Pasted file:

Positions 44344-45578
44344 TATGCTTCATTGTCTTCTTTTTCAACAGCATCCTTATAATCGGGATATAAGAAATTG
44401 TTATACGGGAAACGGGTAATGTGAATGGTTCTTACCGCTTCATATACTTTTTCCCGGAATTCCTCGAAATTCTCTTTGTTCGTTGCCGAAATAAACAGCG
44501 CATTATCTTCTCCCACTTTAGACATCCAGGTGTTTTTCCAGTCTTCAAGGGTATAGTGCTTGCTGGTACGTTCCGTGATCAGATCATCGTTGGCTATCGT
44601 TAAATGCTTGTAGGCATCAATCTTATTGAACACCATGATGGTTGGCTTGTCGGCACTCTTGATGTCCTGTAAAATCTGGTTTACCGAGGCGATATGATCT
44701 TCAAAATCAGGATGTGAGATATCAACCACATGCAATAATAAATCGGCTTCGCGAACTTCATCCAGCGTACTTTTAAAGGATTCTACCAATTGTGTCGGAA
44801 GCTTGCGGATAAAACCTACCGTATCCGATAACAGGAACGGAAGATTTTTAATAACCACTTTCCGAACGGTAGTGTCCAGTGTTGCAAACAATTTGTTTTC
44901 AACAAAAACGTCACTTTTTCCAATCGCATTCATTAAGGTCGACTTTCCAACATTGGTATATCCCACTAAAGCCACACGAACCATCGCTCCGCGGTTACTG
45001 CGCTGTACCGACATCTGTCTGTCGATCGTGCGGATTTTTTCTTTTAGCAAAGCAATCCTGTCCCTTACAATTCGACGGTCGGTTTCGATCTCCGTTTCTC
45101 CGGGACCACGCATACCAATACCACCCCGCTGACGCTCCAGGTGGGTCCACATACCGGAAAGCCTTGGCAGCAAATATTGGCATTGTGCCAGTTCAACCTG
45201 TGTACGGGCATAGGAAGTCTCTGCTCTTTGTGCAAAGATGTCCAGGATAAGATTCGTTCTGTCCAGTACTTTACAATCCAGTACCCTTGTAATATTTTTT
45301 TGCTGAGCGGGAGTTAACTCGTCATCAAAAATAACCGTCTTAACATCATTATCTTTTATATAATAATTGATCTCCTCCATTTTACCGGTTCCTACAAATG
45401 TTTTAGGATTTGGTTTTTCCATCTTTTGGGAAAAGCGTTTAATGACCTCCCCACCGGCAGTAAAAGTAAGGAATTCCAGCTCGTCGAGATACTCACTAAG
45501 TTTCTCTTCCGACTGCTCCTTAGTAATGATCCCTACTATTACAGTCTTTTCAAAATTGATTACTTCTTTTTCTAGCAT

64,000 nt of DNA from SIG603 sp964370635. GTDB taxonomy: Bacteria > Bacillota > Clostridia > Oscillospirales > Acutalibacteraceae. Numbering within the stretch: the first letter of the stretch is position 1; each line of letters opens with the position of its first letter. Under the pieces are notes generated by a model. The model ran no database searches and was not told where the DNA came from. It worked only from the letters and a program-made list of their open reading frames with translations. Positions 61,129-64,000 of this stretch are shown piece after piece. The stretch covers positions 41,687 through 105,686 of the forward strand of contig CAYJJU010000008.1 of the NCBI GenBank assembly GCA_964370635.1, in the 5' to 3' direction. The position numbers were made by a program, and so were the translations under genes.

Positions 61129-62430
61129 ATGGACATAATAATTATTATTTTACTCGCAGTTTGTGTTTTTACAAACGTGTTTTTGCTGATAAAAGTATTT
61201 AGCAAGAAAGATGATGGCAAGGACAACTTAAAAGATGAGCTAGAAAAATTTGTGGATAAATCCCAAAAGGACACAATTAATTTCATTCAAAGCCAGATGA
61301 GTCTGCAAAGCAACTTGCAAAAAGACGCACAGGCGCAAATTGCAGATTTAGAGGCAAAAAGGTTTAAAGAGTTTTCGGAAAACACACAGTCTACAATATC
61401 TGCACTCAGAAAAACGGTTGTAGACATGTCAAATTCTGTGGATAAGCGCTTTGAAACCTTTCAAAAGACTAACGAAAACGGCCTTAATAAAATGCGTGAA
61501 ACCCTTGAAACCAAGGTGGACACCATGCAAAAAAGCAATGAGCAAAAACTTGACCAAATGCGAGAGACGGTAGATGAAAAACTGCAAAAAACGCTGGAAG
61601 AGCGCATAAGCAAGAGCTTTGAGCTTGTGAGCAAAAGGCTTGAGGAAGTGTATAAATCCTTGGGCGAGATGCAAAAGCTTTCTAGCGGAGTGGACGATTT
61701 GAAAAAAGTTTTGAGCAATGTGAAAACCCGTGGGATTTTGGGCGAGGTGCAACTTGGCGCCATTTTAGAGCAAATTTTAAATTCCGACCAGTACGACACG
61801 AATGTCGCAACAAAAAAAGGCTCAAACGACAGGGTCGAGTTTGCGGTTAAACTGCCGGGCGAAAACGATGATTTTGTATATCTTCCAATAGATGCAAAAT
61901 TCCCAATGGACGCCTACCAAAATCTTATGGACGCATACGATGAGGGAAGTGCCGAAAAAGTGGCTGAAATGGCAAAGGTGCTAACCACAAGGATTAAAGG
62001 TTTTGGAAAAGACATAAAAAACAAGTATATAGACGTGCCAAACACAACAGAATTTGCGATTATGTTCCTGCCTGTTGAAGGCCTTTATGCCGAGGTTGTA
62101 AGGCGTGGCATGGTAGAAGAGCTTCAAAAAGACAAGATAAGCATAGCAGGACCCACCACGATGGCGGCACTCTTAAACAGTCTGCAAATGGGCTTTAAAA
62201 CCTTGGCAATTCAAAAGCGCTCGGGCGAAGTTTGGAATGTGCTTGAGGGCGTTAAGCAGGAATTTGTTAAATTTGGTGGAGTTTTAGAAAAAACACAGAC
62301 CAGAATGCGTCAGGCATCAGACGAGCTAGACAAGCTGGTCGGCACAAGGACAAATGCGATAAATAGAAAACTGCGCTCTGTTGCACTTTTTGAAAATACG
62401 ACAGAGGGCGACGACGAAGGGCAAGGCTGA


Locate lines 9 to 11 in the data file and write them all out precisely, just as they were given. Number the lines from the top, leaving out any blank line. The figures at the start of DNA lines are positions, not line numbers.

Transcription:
45001 CGCTGTACCGACATCTGTCTGTCGATCGTGCGGATTTTTTCTTTTAGCAAAGCAATCCTGTCCCTTACAATTCGACGGTCGGTTTCGATCTCCGTTTCTC
45101 CGGGACCACGCATACCAATACCACCCCGCTGACGCTCCAGGTGGGTCCACATACCGGAAAGCCTTGGCAGCAAATATTGGCATTGTGCCAGTTCAACCTG
45201 TGTACGGGCATAGGAAGTCTCTGCTCTTTGTGCAAAGATGTCCAGGATAAGATTCGTTCTGTCCAGTACTTTACAATCCAGTACCCTTGTAATATTTTTT